It’s on the Horse Feed Tag – Part 7

  1. It’s on the Horse Feed Tag – Part 1
  2. It’s on the Horse Feed Tag – Part 2
  3. It’s on the Horse Feed Tag – Part 3
  4. It’s on the Horse Feed Tag – Part 4
  5. It’s on the Horse Feed Tag – Part 5
  6. It’s on the Horse Feed Tag – Part 6
  7. It’s on the Horse Feed Tag – Part 7
  8. It’s on the Horse Feed Tag – Part 8

Feeding directions are a good place to start.

It is very important to understand that feeds are formulated by nutritionists to be fed at specific rates. When the correct amount of feed is provided, the horse consumes the appropriate amount of energy and nutrients. The feeding directions included on the feed tag are specific to a particular feed and should be followed. When you feed less than the recommended amount, your horse is not getting the full complement of nutrients he or she needs. On the other hand, too much of a good thing can also be bad. The overfeeding of concentrates can lead to nutrient imbalances and grain overload. Feeds should not be “cut” or “mixed” with other fortified feeds or plain grains, as this changes the nutrient profile and can cause imbalances in energy, protein, vitamins and minerals. If you need to add additional supplements, choose products that are formulated to complement, not compete with, the feed. If in doubt, call the supplement manufacturer and discuss your situation with them.

In some instances a horse can’t consume the recommended level of a fortified feed because it provides too many calories. If you have a horse who is an easy keeper, and only eats a couple of handfuls of feed a day, then the best strategy is to invest in a well-balanced vitamin and mineral supplement. Look for one that is formulated to complement your forage and provide the necessary nutrition without adding unwanted calories to your horse’s diet.

On the other hand, some horses need more energy than the recommended amount of feed can provide. If you try to meet the energy requirements by simply feeding more of that feed, you can cause starch overload (grain overload) in your horse’s hindgut. This can result in appetite suppression, colic, diarrhea or laminitis. In this case, your best strategy is to add an energy supplement to the diet. Stabilized rice bran that has a balanced calcium-to-phosphorus ratio is a safe and effective energy supplement. Concentrated high-fat energy supplements that contain additional antioxidants are also appropriate. They are designed to be fed in small amounts, which is beneficial to your horse. It is important to choose an energy supplement that is formulated to be fed along with a fortified feed; this will reduce the risk of vitamin and mineral imbalances in the total diet.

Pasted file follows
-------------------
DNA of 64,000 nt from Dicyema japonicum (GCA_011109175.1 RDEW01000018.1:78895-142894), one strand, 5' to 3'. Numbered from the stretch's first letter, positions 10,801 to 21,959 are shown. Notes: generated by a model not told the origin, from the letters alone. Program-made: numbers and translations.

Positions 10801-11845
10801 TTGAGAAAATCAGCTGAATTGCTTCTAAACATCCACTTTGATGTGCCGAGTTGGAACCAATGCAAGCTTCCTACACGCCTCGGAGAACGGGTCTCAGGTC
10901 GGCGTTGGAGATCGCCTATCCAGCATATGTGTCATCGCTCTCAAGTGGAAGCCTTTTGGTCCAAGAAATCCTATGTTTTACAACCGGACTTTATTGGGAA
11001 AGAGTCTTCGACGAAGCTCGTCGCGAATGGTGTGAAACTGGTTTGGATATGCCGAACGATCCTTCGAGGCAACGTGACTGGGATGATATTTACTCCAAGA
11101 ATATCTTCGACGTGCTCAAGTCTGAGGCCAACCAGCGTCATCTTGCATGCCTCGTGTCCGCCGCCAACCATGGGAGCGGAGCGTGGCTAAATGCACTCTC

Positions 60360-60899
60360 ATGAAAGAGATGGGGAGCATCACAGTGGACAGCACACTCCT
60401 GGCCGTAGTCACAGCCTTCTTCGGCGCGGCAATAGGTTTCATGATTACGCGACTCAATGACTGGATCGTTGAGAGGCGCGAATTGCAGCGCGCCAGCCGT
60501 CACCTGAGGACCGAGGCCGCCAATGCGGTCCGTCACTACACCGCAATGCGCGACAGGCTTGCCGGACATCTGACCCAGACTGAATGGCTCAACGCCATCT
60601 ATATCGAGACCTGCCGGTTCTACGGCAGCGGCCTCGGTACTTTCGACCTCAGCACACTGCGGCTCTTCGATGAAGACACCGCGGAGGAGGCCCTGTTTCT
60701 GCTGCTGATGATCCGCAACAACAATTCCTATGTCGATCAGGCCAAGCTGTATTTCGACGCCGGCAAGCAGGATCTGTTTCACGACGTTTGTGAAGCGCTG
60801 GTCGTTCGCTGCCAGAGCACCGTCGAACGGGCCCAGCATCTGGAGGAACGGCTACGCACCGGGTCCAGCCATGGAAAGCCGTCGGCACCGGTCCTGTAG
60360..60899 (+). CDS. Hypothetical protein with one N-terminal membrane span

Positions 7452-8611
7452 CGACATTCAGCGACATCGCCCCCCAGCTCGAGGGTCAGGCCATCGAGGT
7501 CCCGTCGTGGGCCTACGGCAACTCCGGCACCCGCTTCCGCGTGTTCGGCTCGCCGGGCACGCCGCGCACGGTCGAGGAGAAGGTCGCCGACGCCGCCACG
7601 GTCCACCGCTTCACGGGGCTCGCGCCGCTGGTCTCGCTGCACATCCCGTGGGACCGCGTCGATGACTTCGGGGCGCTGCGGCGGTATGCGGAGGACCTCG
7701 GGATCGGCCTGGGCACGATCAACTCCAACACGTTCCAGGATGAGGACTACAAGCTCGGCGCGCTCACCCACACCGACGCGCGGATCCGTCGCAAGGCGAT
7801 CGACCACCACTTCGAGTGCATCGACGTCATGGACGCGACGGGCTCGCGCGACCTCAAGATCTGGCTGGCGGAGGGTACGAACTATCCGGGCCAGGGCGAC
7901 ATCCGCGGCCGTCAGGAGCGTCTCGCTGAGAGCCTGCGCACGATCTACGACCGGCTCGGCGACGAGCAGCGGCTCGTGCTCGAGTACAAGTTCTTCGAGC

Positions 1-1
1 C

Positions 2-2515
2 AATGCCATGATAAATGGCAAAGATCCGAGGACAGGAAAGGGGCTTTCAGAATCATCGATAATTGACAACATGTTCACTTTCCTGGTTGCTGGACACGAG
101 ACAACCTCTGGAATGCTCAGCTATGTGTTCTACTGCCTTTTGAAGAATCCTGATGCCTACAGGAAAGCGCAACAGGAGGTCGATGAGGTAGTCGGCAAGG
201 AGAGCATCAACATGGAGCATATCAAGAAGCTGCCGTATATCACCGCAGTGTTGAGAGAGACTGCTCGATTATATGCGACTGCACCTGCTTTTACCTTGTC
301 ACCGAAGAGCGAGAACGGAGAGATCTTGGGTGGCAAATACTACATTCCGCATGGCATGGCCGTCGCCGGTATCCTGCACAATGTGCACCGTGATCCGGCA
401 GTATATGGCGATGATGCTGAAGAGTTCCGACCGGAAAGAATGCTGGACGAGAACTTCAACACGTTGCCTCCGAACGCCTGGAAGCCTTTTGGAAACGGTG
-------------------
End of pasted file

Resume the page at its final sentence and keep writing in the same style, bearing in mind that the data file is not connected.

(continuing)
Know your horse’s weight.

Feeding directions offer you an idea of how much feed your horse should be eating each day. Directions are based on your horse’s weight and are often presented in a range; sometimes they vary based on the amount of exercise a horse gets. In order to get the most out of your feed, it is important that you estimate your horse’s weight correctly. Most people underestimate how heavy their horses are, so they end up feeding too much. Not only is this a waste of your hard-earned money, it is not healthy for your horse. Weighing your horse on a horse scale is ideal. Some feed companies have scales and offer this service to their clients. One horse owner ran her truck and trailer over the scales at the feed store when it was empty and then loaded up her horse and weighed it again. Pretty clever! There are also weight tapes you can purchase that give you a fairly good weight estimate. In any case, knowing your horse’s weight is very important when determining the amount of concentrate to feed.

Feed by weight, not by volume.

The manufacturer recommends you feed a certain number of pounds of feed, so it is important that you feed by weight, not volume. Whether you use a 1 lb coffee can or a one-quart feed scoop to measure out your feed, a volume of sweet feed will weigh more than the equivalent volume of extruded pellets! It isn’t too hard to determine how many pounds of a particular feed your scoop holds. If you have a kitchen scale you can use that to determine the weight. If you don’t have a scale, you can put a scoop of feed in a zippered plastic bag and weigh it in the produce section of your grocery store, or take it to the post office and ask them to weigh it for you. Inexpensive fish scales are another option. It is very important to weigh each feed you are using and either provide a specific scoop for that feed, or label the scoop you have for each type of feed you use.

Compare costs with a calculator.

Feeding direction can be useful when you are comparing the cost per day of similar feeds. Perhaps there are two different feeds of equal quality that provide the same amount of energy and nutrients required by your horse. If Bag A is $15 for 40 lbs and Bag B is $20 for 40 lbs, the less expensive feed isn’t always the best bargain. The feeding directions on Bag A, which costs 37.5 cents per lb, recommends you feed 10 lbs per day for a 1,000-lb horse in medium work. Feed B, which costs 50 cents per lb, recommends you feed 6 lbs per day for a 1,000-lb horse in medium work. Feed A costs you $3.75 a day to feed to your horse and Feed B costs you $3 a day. In one year, Feed B, which was more expensive per bag, will save you $ 273.75 over Feed A, which was less expensive per bag! Taking the time to consult the feeding directions and do the cost comparisons can be worthwhile.

The last bit of information found on the feed tag contains details about the company that made your feed. In the final section our “It’s on the Horse Feed Tag” series, we will tell you why this is important information to know.

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